Determining Forum And Governing Law For Claims Involving Foreign Defendants

Published date11 January 2021
Subject MatterCorporate/Commercial Law, Government, Public Sector, Corporate and Company Law, Contracts and Commercial Law, Government Contracts, Procurement & PPP
Law FirmMourant
AuthorEleanor Morgan, Justine Lau, Jennifer White and Teenie Yu

Forum and governing law are typical matters of dispute when proceedings are brought in the British Virgin Islands (the BVI) against foreign defendants. Further argument may arise when a contract contains a choice of law clause other than the BVI. The factors at play in determining the appropriate forum and governing law were re-examined in the recent and long-awaited Privy Council decision of Livingston Properties Equities Inc and others (Respondents) v JSC MCC Eurochem and another (Appellants)1, which involved applications to (i) set aside leave to serve foreign defendants out of the jurisdiction and (ii) stay BVI proceedings on jurisdiction grounds arising from claims against 18 defendants for breach of duty, knowing receipt, dishonest assistance and unlawful means conspiracy.


In 2015, the appellants, a Russian and Swiss company trading in mineral fertilisers (together Eurochem), commenced proceedings in the BVI to recover bribes alleged to have been paid to, or for the benefit of, the 8th and 9th defendants, Eurochem's former Russian senior executives (the Russian Defendants). Eurochem alleged that the Russian Defendants entered into contracts for sale at an undervalue with Eurochem's trading partners (the Contracts) in return for secret commission payments of over US$45 million (the Bribes). Eurochem alleged that the Bribes were channelled through other defendant companies established by the Russian Defendants in various jurisdictions around the world for the sole purpose of receiving, concealing and laundering the Bribes.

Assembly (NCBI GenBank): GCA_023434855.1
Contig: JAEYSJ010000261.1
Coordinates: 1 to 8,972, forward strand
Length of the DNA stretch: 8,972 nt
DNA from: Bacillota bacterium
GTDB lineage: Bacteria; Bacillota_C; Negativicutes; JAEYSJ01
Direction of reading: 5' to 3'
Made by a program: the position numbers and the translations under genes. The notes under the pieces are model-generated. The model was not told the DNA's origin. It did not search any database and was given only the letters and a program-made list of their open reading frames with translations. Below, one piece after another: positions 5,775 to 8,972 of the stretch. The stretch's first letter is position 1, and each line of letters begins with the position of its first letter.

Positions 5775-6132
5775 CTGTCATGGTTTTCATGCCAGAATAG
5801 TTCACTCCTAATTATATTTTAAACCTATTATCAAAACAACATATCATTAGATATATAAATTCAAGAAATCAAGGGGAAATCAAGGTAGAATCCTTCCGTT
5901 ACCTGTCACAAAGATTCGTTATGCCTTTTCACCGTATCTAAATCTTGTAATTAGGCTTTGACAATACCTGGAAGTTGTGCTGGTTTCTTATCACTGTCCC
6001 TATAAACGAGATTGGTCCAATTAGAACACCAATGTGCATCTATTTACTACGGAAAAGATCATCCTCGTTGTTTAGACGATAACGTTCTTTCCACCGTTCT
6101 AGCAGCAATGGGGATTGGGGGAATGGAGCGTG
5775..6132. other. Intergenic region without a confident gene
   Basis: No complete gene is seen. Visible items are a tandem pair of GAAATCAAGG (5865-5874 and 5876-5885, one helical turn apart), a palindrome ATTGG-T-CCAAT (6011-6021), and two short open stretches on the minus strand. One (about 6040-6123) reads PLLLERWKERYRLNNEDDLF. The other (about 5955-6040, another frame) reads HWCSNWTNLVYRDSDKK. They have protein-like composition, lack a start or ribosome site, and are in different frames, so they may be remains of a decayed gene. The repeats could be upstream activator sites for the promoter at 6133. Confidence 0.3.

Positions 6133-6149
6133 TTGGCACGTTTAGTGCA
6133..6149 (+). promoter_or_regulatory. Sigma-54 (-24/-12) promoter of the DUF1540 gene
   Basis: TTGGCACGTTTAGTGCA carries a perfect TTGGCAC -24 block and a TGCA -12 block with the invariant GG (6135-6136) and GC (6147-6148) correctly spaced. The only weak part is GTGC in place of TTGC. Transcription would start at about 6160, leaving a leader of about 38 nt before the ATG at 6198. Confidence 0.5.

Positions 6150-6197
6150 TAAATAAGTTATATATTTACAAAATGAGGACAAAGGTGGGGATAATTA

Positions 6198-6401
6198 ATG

Of the 16 other defendants, nine were BVI-registered companies who were capable of being served there (the BVI Defendants), whilst the others comprised defendants in Panama, Switzerland, Singapore and Scotland (the Foreign Defendants). Although the Contracts contained Russian choice of law clauses, and the Russian Defendants were Russian nationals, Eurochem claimed that Russian law did not apply as the Russian Defendants were not in Russia at the material times and the deals were negotiated outside of Russia. By order of Farara J (Ag), permission was given to serve the Foreign Defendants out of the jurisdiction (the Service Out Order). The Russian Defendants did not enter an appearance and the 8th defendant raised a jurisdictional challenge in the BVI. Five of the Foreign Defendants applied to set aside the Service Out Order (the Set Aside Application) and six sought to stay the proceedings (the Stay Application) on the basis that Russia was the more appropriate forum.


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